There’s a lot to choose from. Huddersfield, deluded. Reading, boring. Millwall, non-existent. I wasn’t there but I’ll go for Doncaster. They boycotted a game that was “too expensive” when in reality, the extra money they had to spend on the ticket was saved on the travel. It’s half an hour down the road lads.

It has to be Millwall unfortunately. If they could cut out the vile chants it’d be a unique place to watch football because it’s incredibly loud. Their “to the Den” chant works outstandingly and despite going too far when Leeds are in town, it’s full of people that genuinely care about their football club.

Toss-up between Reading and Newcastle. The Madejski is a number of soul-less bowls that is kick-starting the end of the beautiful game known by most. Their fans are silent for the entirety, until they sneak a last minute winner. Newcastle fans disappointed me the most though; it’s an incredible stadium in a part of the country famous for its football. Admittedly, it was only a League Cup tie, but they earn this award for a lack-lustre attempt at joining in the chants for Gary Speed, a hero for both clubs.

I often complain how we never score good goals; it’s rare a Leeds player drills one in to the top corner from thirty yards and if they do, I probably wasn’t there to see it. McCormack’s goal against Sheffield Wednesday at Elland Road was outstanding earning him the club’s official “Goal of the Season”. His goal away at Doncaster wasn’t bad either. As for the opposition, Chesterfield’s team goal in our League Cup tie was outstanding, whilst Reza Ghoochenejhad, Matt Derbyshire and DJ Campbell all scored with stunning individual strikes for Charlton, Nottingham Forest and Millwall respectively. 

Aside from the Luke Murphy winner on the opening day, this would have to go to McCormack’s goal at the City Ground. For eighty minutes we were absolutely out-classed until a strike of enormous fortune saw us draw level with ten minutes to go. With our play-off ambitions still very much on, we went wild at what we thought was the goal to secure an excellent point. Nottingham Forest scored the winner twenty seconds from the restart, brilliant.

I wasn’t there for Ross McCormack’s show-stopping performance at the Valley so I’d probably choose Jack Butland’s debut at Middlesbrough. For a young goalkeeper making his debut at a club the size of Leeds United he was outstanding and kept us in the game. He’d be a contender for the best performance by an opposing player for his heroics against us whilst at Barnsley but would probably just lose out to Tom Cairney who was unbelievable for Blackburn in their 2-1 win at Elland Road.

Mariusz Zaliukas away at Sheffield Wednesday. He must have been pissed.

Similarly to last season, in our games against the champions I wasn’t overly impressed and for me, the best side I saw finished second in Burnley. Sean Dyche has done an excellent job creating a squad that on paper, looks average but that works unbelievably hard and relies on its key performers such as Danny Ings to step up to the plate. They were brilliant at Elland Road and could have been three or four up inside fifteen minutes.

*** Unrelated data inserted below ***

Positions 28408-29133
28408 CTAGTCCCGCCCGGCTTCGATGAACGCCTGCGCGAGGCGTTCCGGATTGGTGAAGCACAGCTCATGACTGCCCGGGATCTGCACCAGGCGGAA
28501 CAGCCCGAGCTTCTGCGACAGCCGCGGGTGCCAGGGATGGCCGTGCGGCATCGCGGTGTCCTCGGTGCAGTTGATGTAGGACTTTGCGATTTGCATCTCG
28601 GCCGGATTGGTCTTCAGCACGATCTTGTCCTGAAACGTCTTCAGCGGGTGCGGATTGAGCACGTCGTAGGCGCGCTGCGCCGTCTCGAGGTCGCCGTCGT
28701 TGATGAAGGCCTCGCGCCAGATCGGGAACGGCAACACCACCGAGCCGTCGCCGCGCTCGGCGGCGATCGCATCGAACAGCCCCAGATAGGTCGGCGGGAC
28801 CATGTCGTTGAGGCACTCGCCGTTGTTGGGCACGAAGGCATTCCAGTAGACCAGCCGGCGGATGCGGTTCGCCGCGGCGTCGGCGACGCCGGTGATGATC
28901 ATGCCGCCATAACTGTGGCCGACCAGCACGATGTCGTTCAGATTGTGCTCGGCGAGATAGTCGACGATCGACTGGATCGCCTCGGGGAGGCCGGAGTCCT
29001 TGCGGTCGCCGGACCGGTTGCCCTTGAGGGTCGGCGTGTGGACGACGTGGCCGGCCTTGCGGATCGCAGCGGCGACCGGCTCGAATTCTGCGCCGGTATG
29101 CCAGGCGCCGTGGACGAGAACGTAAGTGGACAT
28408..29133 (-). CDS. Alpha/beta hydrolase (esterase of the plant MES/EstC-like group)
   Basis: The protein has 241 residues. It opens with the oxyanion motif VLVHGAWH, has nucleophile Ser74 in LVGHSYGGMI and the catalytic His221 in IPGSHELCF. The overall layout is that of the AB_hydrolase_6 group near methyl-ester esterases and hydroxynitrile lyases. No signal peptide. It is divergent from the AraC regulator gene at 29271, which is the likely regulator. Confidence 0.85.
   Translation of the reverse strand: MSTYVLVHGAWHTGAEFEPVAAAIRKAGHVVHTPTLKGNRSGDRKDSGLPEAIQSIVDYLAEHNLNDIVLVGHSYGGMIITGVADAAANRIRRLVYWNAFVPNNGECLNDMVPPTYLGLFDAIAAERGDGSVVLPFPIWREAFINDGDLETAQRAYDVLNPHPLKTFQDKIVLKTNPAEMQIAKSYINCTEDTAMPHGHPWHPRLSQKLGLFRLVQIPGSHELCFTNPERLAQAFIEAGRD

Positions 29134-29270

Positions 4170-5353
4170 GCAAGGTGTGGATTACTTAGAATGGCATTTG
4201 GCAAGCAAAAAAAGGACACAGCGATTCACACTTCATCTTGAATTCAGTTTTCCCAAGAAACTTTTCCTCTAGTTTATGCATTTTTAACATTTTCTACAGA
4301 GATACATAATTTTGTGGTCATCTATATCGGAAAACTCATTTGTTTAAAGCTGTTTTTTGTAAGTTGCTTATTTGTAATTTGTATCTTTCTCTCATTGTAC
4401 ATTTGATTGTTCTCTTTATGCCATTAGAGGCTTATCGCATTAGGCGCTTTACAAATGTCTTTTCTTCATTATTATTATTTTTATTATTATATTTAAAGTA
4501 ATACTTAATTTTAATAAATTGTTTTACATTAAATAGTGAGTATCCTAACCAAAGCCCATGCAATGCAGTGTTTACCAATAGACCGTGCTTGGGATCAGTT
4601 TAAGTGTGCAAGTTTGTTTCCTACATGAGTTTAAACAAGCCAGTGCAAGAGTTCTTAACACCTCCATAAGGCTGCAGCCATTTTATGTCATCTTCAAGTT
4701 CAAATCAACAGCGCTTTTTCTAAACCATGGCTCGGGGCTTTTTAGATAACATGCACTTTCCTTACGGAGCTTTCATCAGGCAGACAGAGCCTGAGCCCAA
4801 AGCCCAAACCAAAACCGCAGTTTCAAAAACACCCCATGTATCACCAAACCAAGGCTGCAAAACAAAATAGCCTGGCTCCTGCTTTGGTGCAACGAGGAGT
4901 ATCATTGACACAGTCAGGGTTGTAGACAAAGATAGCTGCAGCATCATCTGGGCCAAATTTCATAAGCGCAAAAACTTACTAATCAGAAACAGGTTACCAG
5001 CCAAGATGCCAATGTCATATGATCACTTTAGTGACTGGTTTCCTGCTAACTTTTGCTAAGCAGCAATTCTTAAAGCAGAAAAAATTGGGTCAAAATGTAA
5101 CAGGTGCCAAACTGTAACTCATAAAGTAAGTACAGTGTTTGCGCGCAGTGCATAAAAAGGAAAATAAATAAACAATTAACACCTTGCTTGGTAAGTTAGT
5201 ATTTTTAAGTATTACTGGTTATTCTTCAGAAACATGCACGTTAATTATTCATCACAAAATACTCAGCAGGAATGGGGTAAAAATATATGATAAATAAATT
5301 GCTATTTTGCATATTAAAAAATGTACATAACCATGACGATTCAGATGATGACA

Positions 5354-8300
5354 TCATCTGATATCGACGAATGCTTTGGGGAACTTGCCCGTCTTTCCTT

Birmingham. I don’t understand how any team can concede seven goals to us in two games. Defensively embarrassing and limited up front.

And some quick fire awards…

BIGGEST DICKHEAD: David Haigh. Lied and cheated his way to a massive wage.
PLAYER OF THE SEASON: Ross McCormack. Not his biggest fan but twenty nine goals in a team this bad is outstanding.

UNSUNG HERO: Matt Smith. His size ensures your average, clueless Leeds United fan expects him to win everything in the air and delivery forty headed goals. In a team with no creativity and no wingers, Smith has contributed well with both goals and assists.
THING EXCITING ME THE MOST: Massimo Cellino, all being well. On the playing side; Luke Murphy.

Sunday, 5 January 2014

Away Days: Rochdale

4th January 2014. Remember the date and remember the afternoon where League 2 Rochdale embarrassed mighty Leeds United at Spotland. You could bring out all the F.A. Cup giant-killing cliches. Maybe Rochdale will bring out a DVD or maybe the loyal Dale faithful will remember the game for the rest of their lives. Instead, its a day that will remain rooted in the memory bank of everyone connected with Leeds United; the day in which Leeds United sunk as low as ever. Forget two relegations, discard play-off final defeat and dismiss being dumped out of the F.A. Cup by Histon. This was the first day in a long time in which the fans snapped and the valuable rapport between fans and club was breached in a moment of disgusted fury. The reaction greeting the players at the final whistle was akin to the one at Oakwell last season but somehow more bitter, a culmination of a five match win-less run that has seen Leeds take just two points from four Championship games. Boss Brian McDermott described it as his worst moment in football.